As we’ve seen previously, Augustine hates the excesses of the stage, so when he complains that civil religion encourages eunuchs to participate while even the stage disallows them, he’s offering harsh condemnation.

Augustine is at a bit of a disadvantage here. His Christian and philosophical mind demands that truth be truth and falsity be falsity. Most Romans didn’t have the same desire. Most Romans, even intellectual ones, were quite comfortable participating in religions in which they believed to be utterly false. Tradition trumped truth. Many Romans realized that their traditional religions held no hope of eternal life, so they began investigating eastern mystery cults, if they could afford the fees. Even so, they would continue to participate in the old cults too. Romans were religiously promiscuous.

6.9. In the first half of this chapter, Augustine revisits the absurdity of traditional Roman religion. One should keep in mind that the Romans did not actually honor all these gods all at once each time they brought a bride to her marriage bed. Augustine has mined Varro and other sources and included all gods whom he’s ever heard of connected with the wedding night.

Perhaps the traditions of a pious Roman family might include one or two of these gods. When considering these minor gods, Romans operated cafeteria style. Some families and communities would have traditions honoring some of these, and they probably wouldn’t even know of the existence of some others whom Augustine names.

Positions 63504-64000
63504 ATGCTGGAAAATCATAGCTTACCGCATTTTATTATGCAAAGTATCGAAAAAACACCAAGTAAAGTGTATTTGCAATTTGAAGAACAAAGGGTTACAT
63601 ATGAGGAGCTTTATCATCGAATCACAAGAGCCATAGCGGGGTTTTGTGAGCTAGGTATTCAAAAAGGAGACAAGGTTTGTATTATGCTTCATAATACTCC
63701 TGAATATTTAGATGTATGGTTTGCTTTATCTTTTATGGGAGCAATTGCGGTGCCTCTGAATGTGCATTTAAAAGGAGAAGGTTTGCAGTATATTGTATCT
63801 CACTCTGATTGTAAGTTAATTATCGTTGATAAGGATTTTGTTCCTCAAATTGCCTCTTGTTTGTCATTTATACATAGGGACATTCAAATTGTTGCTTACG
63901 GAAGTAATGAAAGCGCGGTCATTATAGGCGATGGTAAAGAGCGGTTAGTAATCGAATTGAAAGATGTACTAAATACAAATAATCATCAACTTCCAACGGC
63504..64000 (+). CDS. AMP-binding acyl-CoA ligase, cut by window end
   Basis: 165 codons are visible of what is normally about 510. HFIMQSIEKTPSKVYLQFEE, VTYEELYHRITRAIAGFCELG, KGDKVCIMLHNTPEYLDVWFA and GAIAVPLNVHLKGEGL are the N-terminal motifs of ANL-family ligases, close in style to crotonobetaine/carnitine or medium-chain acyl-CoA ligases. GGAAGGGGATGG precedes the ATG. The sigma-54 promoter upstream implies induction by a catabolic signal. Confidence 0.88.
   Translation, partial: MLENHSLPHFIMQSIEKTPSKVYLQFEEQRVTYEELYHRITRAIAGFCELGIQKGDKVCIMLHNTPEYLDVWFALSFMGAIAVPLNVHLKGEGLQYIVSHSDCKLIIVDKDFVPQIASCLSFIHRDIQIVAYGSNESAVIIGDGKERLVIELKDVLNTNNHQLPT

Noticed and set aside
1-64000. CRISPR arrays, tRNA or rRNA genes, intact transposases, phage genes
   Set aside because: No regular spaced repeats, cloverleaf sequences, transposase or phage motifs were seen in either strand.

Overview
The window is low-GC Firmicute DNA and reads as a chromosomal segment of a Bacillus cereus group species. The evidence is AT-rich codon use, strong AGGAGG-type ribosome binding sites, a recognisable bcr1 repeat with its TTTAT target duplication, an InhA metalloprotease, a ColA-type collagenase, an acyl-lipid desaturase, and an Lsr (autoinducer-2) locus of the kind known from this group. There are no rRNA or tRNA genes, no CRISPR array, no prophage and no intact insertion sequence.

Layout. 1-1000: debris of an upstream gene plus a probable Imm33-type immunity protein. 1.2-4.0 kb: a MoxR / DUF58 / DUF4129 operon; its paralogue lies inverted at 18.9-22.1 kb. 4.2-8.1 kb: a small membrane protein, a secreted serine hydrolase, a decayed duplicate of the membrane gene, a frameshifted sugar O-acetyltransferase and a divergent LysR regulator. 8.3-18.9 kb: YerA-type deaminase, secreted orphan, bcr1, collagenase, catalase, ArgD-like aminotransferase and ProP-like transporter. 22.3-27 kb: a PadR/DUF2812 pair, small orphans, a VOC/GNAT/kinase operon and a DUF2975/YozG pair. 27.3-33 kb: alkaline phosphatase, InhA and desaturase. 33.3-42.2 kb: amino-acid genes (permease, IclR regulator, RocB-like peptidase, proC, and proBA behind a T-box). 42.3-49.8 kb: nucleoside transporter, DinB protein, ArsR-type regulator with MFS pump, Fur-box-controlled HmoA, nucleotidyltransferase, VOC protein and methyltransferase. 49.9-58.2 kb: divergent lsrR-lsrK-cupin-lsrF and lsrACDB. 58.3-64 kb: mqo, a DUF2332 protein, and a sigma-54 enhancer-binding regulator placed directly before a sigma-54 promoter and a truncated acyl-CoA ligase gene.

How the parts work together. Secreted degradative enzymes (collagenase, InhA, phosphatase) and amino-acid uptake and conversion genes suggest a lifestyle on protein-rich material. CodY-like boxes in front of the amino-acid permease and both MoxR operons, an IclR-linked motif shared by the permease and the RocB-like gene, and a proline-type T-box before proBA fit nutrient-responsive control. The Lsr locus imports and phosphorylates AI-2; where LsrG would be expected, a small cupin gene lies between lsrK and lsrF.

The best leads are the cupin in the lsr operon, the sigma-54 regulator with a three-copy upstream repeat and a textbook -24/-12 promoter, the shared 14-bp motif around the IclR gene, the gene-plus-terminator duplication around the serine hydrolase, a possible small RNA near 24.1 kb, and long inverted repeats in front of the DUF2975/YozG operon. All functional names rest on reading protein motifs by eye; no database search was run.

Augustine suggests that Varro intended his audience to realize the similarities between civil and mythical theology and to realize they both are false. This realization would prepare their minds for the theology of the philosophers. It is possible that Varro wrote with this agenda but wrote in such a way as to maintain plausible deniability. We’ll have to take Augustine’s word on it since we don’t have copies of Varro; however, I can think of a number of modern-day writers who have done the same thing with Christianity. Many authors seem to have developed the skill of abandoning the Christ of the Bible while maintaining plausible deniability.

6.10–12. Augustine drags Seneca in as support for his dismissal of civil religion. Seneca was a Roman statesman and Stoic philosopher. He also spent a number of years as a tutor and adviser to Nero.

Seneca doesn’t talk about Christianity in any of his surviving writings, but he was probably at least aware of the existence of Christians. Seneca would have been in Rome the same time that Peter and Paul were, and Seneca’s brother, Gallio, met Paul in Corinth in AD 52 (Acts 18:12). Augustine wants to believe that Seneca would have been sympathetic to Christianity.

It’s very likely, however, that Seneca would not have been able to distinguish a Christian from a Jew. A considerable amount of overlap still existed between the two groups by the time Seneca died in AD 65. Augustine mentions Seneca’s negative opinion of the Jews. Perhaps this negative opinion encompassed the Christian movement too.

Seneca’s essays and letters are worth dipping into. His writings are fairly accessible, and they give glimpses of what Roman life of the first century could be like. Often he’s concerned with moralizing and critiquing popular excesses.

Nero forced him to commit suicide in 65.